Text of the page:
PEOPLES HERITAGE BANK v. CITY OF SACO

566 A.2d 745 (1989) | Cited 2 times | Supreme Judicial Court of Maine | November 29, 1989

Peoples Heritage Bank ("Bank") appeals the Superior Court's order (Cumberland County, Alexander, J.) granting a summary judgment to the City of Saco ("City") and denying the Bank's motion for reconsideration and to alter or amend the judgment. At issue is whether the Bank may recover from the City under an agreement making the city a guarantor for a $180,000 loan to U.S. Peat and its president, Raymond Contarino, neither of whom join in this appeal. Because we find that the City had not accepted federal aid at the time it guaranteed the loan as required by 30 M.R.S.A. § 5153 (1978),1 we affirm the judgment.

The facts of this case as set forth in Peoples Heritage Bank v. City of Saco, 527 A.2d 320 (Me. 1987) are briefly summarized as follows. During the first half of 1983, the City began development of its industrial park. The City applied for an Urban Development Action Grant ("UDAG" grant) from the United States Department of Housing and Urban development ("HUD") to help underwrite the project. U.S. Peat was one of four businesses slated to occupy space in the industrial park. On June 3, 1983, HUD forwarded to the City for signature a UDAG grant agreement which included $180,000 funding to purchase capital equipment for U.S. Peat. HUD required certain conditions to be met before any funds could be released.

In early June 1983, the Bank agreed to make an interim loan to U.S. Peat for the purchase of the equipment provided the City guaranteed the loan and gave assurances that the guaranty was legal and enforceable. The City did so and the promisory note and guaranty agreements were executed on June 27, 1983. On July 11, 1983, HUD notified the City that it could not release grant funds unless certain errors and omissions in the environmental assessment of the project were remedied. That same day, U.S. Peat announced its withdrawal from the UDAG proposal.

U.S. Peat and Contarino subsequently failed to repay the loan. In May of 1984, the Bank, U.S. Peat, Contarino and the City entered into an agreement to waive default and extend the period of time for payment. The City again stated that it was legally empowered to guarantee the loan. The loan, however, remained unpaid. When the City refused the Bank's demand to pay the outstanding balance of the loan, the Bank filed suit against the City, U.S. Peat and Contarino for $180,000 in damages plus interest, attorney fees and costs. On July 1, 1986, the Superior Court (Cumberland County, Brodrick, J.) granted summary judgment to the Bank, ruling that 30 M.R.S.A. § 5153 (1978) provided statutory authority to the City to guarantee the loan, if it anticipated the receipt of grant money that would extinguish the obligation, and the City appealed from that judgment. On that appeal we found that the record did not establish when and in what form the UDAG grant was accepted by the City. Accordingly, we vacated the Superior Court's order because there existed a genuine issue of material fact as to the City's authority to guarantee the U.S. Peat loan. Peoples Heritage Bank, 527 A.2d at 322.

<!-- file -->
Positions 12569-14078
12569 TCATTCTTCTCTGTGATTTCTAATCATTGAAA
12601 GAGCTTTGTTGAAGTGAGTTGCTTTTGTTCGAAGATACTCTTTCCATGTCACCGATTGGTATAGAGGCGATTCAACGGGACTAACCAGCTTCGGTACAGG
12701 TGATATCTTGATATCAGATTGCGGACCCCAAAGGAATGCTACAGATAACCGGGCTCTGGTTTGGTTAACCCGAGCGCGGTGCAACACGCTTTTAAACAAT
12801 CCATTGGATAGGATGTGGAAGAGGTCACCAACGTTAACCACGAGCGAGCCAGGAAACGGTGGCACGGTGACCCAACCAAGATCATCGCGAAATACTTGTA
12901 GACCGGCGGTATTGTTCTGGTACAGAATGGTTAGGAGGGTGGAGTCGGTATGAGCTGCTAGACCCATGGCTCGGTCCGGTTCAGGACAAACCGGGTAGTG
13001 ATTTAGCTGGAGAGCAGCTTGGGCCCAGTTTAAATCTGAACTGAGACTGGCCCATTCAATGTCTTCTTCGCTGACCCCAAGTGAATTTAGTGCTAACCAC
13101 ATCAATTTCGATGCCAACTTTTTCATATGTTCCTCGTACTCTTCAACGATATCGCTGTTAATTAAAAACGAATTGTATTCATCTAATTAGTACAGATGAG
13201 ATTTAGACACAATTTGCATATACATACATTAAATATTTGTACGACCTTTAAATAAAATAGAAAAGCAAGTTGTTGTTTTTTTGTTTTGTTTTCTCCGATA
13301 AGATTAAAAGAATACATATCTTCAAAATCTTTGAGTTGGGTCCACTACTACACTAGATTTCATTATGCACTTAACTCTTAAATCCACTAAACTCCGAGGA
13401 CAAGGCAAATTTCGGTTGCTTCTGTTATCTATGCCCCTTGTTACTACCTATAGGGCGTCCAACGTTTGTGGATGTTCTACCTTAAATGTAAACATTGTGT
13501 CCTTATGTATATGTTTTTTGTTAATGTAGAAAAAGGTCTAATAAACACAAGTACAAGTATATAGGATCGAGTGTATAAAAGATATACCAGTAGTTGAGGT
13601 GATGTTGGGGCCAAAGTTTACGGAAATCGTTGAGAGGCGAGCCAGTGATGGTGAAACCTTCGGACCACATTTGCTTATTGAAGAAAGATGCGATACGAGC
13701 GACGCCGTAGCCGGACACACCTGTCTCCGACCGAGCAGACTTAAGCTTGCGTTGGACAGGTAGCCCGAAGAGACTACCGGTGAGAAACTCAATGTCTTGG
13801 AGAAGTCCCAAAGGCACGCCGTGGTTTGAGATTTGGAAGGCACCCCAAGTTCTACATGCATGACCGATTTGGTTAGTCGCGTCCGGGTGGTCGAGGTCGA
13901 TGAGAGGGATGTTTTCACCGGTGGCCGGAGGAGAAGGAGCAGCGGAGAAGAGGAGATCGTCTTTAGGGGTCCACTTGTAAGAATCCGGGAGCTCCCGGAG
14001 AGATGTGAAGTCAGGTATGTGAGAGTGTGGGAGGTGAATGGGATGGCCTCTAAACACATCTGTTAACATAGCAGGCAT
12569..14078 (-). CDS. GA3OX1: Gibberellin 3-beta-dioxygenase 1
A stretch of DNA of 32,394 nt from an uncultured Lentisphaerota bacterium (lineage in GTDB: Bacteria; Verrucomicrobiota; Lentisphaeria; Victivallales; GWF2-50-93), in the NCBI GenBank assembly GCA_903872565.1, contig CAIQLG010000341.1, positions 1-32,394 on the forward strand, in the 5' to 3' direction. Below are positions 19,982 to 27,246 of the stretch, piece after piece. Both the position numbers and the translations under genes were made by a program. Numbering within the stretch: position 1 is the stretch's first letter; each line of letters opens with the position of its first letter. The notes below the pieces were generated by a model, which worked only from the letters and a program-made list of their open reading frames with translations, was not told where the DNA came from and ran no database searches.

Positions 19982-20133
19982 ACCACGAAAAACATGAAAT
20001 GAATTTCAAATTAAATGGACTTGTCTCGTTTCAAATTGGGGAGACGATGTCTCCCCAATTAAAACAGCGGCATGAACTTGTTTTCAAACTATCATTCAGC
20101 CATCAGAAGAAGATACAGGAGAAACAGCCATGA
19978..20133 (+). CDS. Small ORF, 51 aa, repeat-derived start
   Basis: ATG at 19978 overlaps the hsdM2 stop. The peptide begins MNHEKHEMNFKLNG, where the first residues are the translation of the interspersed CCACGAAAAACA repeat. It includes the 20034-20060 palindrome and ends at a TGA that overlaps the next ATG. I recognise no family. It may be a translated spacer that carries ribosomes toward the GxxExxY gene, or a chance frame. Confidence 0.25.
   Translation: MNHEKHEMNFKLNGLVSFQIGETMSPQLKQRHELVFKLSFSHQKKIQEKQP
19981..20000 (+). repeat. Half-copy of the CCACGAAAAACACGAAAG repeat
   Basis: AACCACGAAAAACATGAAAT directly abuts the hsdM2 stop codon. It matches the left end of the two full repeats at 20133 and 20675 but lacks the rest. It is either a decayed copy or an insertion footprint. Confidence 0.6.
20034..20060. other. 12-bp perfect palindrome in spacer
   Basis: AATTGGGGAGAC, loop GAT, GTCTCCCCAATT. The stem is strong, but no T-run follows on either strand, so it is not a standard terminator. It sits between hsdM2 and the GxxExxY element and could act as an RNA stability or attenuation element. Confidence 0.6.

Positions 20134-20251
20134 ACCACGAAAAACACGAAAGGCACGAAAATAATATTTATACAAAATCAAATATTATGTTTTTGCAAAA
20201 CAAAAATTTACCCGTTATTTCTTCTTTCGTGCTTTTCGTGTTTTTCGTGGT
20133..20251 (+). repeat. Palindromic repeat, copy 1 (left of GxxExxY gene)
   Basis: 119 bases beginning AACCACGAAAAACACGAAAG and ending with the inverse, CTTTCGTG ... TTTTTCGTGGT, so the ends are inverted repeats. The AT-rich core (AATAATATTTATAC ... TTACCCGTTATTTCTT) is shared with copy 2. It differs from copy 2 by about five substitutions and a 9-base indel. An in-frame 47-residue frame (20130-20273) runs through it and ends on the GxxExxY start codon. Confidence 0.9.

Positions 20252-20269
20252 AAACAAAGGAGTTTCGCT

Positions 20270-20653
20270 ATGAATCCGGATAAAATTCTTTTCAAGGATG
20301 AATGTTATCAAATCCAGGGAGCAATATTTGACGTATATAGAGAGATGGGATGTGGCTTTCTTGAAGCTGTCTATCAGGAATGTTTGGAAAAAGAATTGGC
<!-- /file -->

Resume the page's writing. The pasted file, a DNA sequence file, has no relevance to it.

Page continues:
On remand, the Superior Court (Cumberland County, Alexander, J.) found that because the City had not accepted the UDAG grant until August 8, 1983, six weeks after the execution of the guaranty, the requirements of section 5153 had not been met. The Superior Court therefore granted the City's motion for summary judgment from which the Bank now appeals. The Bank contends, inter alia, as it did before the Superior Court, that the City is estopped to deny it had authority to execute the original guaranty and that by its agreement to waive the default and extend time for payment, the City ratified the original guaranty. We disagree.

The Bank's estoppel and ratification arguments must fail if the City was not authorized to execute the original guaranty. See Portland Tractor Co., Inc. v. Inhabitants of the Town of Anson, 134 Me. 329, 332, 186 A. 883, 884 (1936) (if contract is illegal and void when made, neither municipality's prior authorization nor its subsequent ratification can give it validity); Williams v. Inhabitants of Vinalhaven, 123 Me. 505, 509, 124 A. 213, 215 (1924) (town cannot ratify ultra vires acts, nor will it be estopped from denying liability on completed contracts outside the scope of its powers); and 10 E. McQuillin, The Law of Municipal Corporations § 29.104c (3d ed. 1981) ("no ratification or estoppel can make lawful a municipal contract which is beyond the scope of corporate powers, or which is not executed in compliance with mandatory conditions prescribed in the charter or statutes . . ."). This is true even though the Bank has fully performed its part of the guaranty agreement: